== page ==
The discriminative stimulus effects of naloxone and naltrexone in morphine-treated rhesus monkeys: Comparison of oral and subcutaneous administration

Cheryl A. Gauthier, Charles P. France

Research output: Contribution to journalArticle

6 Scopus citations

Abstract

Rationale: Opioid antagonists are used to reverse the toxic effects of opioids, to diagnose opioid dependence and to treat opioid and other (alcohol) drug abuse. Objectives: This study compared the discriminative stimulus effects of two opioid antagonists (naloxone and naltrexone), after parenteral and oral administration. Methods: The discriminative stimulus effects of naloxone and naltrexone were evaluated every 15 min over a 2-h period in four morphine-treated (3.2 mg/kg per day) rhesus monkeys discriminating between subcutaneous (SC) injections of naltrexone (0.01 or 0.032 mg/kg) and saline, while responding under a fixed-ratio 5 schedule of stimulus shock termination. Results: Within 15 min of SC administration, naloxone and naltrexone produced greater than 90% drug-appropriate responding at doses of 0.032 and 0.01 mg/kg, respectively. The largest dose of naloxone (3.2 mg/kg) administered orally produced 82% drug-appropriate responding within 90 min; the same dose of naltrexone administered orally produced greater than 90% drug-appropriate responding within 30 min. Although both drugs were at least 100-fold more potent when administered SC, as compared to orally, there was little difference (3-fold) between the potency of naloxone and naltrexone by either route. Conclusions: These results fail to support the view that naloxone has reduced bioavailability after oral administration, as compared to naltrexone, or that its pharmacokinetic profile is particularly advantageous for some therapeutic settings (e.g. Talwin Nx).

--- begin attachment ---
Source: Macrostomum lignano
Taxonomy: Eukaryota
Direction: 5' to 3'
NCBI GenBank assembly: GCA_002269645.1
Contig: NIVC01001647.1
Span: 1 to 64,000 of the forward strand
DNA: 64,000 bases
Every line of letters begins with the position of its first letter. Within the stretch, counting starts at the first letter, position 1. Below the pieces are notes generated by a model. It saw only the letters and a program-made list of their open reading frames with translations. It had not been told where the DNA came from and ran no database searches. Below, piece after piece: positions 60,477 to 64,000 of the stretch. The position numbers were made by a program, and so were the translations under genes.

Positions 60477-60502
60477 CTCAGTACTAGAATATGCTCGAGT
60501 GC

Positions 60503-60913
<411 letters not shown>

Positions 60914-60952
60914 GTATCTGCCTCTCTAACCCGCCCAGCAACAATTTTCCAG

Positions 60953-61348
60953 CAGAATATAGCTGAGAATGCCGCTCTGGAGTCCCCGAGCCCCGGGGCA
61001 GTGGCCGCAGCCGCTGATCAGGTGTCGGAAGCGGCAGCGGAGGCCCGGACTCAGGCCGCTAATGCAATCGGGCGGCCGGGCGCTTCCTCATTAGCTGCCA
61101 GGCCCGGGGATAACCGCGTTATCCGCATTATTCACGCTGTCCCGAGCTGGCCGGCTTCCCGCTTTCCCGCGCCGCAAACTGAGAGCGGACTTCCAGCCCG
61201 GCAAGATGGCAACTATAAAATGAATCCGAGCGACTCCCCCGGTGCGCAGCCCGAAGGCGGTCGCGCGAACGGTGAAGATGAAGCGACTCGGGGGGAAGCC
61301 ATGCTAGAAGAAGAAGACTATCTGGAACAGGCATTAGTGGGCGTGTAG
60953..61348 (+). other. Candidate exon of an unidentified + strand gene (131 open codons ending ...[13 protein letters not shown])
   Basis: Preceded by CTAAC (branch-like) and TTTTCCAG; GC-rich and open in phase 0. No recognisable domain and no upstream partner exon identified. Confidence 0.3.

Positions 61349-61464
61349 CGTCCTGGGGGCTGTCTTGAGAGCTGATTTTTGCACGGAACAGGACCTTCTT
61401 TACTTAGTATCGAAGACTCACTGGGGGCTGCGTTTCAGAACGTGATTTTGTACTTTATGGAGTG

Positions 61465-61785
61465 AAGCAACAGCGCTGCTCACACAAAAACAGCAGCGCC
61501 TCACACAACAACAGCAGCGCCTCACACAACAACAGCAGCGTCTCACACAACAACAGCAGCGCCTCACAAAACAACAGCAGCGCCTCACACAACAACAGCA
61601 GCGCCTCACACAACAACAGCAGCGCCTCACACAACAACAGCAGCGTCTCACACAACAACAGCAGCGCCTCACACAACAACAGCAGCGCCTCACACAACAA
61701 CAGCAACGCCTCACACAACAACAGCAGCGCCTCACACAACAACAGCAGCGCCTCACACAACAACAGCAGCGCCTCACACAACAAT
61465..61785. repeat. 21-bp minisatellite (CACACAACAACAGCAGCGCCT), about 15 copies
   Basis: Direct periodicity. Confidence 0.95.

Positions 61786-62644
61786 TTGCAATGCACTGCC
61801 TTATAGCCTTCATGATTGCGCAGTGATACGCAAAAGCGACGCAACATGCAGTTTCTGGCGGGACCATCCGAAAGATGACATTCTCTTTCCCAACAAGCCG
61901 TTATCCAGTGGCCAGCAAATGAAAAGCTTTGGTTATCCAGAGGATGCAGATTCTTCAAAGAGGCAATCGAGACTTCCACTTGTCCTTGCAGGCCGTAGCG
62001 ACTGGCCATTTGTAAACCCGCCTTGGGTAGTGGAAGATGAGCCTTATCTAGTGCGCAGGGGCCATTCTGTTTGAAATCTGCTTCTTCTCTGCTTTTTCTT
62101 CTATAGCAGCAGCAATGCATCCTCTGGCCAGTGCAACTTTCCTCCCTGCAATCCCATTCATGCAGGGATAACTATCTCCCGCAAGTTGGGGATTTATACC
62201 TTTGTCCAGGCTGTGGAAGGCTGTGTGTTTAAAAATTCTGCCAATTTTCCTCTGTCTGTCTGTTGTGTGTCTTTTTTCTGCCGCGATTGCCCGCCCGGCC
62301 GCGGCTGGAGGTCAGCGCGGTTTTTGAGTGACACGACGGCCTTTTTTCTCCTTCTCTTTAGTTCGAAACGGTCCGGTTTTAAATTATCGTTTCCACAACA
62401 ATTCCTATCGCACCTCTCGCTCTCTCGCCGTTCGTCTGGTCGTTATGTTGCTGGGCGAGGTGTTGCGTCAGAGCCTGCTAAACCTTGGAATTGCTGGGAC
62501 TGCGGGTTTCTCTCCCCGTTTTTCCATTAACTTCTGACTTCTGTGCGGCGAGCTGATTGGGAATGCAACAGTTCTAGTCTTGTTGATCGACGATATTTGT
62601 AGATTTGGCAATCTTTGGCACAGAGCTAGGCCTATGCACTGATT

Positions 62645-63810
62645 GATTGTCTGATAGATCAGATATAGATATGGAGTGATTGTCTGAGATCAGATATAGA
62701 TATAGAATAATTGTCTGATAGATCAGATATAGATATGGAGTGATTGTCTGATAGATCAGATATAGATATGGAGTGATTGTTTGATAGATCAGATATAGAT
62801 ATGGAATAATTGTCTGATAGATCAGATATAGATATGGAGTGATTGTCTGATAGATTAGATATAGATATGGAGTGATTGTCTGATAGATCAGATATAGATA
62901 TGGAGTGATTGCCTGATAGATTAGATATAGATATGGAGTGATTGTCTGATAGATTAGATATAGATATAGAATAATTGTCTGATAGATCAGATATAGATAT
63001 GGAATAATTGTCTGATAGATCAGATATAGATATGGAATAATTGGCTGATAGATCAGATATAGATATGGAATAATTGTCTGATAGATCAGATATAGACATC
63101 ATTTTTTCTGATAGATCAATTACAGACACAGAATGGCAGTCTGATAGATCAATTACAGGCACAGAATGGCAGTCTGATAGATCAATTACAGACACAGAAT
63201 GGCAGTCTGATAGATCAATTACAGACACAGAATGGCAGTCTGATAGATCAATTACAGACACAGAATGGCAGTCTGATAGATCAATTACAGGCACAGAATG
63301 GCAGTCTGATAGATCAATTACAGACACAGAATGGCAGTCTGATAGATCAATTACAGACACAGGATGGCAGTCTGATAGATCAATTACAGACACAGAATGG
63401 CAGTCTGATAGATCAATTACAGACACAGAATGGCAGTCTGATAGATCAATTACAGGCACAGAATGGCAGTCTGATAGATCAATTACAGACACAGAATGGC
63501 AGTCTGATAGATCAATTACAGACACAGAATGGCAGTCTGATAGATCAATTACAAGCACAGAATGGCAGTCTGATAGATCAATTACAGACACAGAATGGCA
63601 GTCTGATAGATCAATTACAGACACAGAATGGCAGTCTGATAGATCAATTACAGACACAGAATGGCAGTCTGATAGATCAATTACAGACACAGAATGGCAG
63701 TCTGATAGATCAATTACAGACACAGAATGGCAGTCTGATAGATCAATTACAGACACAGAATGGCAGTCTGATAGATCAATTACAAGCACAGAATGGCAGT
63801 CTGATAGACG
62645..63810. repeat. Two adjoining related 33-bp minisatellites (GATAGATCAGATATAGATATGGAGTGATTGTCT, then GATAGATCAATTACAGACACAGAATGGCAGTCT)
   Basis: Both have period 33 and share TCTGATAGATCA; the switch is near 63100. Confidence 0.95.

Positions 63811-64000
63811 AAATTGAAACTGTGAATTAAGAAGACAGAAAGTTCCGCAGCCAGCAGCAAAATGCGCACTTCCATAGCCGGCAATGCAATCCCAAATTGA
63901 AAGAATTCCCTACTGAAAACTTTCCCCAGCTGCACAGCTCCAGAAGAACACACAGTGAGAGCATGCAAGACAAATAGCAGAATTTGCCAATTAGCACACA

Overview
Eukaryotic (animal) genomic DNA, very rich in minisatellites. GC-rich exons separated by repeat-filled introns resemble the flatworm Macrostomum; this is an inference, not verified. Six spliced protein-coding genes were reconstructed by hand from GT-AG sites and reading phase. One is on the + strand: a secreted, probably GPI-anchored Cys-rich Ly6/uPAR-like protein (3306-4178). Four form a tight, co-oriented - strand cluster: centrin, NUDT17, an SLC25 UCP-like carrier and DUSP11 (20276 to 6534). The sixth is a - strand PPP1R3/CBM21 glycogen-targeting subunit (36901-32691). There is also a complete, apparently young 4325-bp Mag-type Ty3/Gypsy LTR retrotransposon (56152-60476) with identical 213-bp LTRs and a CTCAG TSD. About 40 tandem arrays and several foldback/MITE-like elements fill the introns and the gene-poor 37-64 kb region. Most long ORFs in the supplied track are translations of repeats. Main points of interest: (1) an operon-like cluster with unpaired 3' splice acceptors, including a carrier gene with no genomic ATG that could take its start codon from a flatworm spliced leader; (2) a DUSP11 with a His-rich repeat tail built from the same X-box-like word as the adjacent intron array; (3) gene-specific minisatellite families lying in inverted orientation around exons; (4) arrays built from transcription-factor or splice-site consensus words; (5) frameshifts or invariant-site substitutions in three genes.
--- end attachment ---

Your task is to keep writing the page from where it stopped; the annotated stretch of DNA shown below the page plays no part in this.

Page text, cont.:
Original languageEnglish (US)
Pages (from-to)131-136
Number of pages6
JournalPsychopharmacology
Volume144
Issue number2
DOIs
StatePublished - Jun 17 1999
Externally publishedYes

Keywords

  • Drug discrimination
  • Naloxone
  • Naltrexone
  • Oral
  • Rhesus monkey
  • SC

ASJC Scopus subject areas

  • Pharmacology

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